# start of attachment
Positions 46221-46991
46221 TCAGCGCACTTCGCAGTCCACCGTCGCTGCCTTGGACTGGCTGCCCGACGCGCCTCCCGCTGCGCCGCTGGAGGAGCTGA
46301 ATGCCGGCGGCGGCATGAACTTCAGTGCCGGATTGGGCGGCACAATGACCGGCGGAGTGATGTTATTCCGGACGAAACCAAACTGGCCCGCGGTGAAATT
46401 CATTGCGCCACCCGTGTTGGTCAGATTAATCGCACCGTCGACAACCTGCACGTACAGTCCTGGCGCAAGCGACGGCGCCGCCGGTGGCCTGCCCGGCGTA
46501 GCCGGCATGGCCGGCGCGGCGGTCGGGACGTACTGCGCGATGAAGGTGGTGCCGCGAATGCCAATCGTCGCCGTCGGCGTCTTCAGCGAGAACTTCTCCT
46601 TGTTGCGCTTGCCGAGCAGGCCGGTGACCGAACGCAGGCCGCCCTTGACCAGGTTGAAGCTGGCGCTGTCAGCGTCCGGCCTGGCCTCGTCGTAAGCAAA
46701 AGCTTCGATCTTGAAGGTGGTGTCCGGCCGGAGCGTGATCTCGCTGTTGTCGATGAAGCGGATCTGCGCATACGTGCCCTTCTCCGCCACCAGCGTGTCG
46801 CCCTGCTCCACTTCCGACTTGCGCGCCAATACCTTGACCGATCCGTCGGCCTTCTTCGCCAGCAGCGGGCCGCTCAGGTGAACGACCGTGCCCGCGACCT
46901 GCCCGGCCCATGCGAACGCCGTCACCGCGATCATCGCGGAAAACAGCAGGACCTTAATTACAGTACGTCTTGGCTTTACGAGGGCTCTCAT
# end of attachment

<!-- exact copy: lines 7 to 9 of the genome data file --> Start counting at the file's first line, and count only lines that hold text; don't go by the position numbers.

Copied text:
46701 AGCTTCGATCTTGAAGGTGGTGTCCGGCCGGAGCGTGATCTCGCTGTTGTCGATGAAGCGGATCTGCGCATACGTGCCCTTCTCCGCCACCAGCGTGTCG
46801 CCCTGCTCCACTTCCGACTTGCGCGCCAATACCTTGACCGATCCGTCGGCCTTCTTCGCCAGCAGCGGGCCGCTCAGGTGAACGACCGTGCCCGCGACCT
46901 GCCCGGCCCATGCGAACGCCGTCACCGCGATCATCGCGGAAAACAGCAGGACCTTAATTACAGTACGTCTTGGCTTTACGAGGGCTCTCAT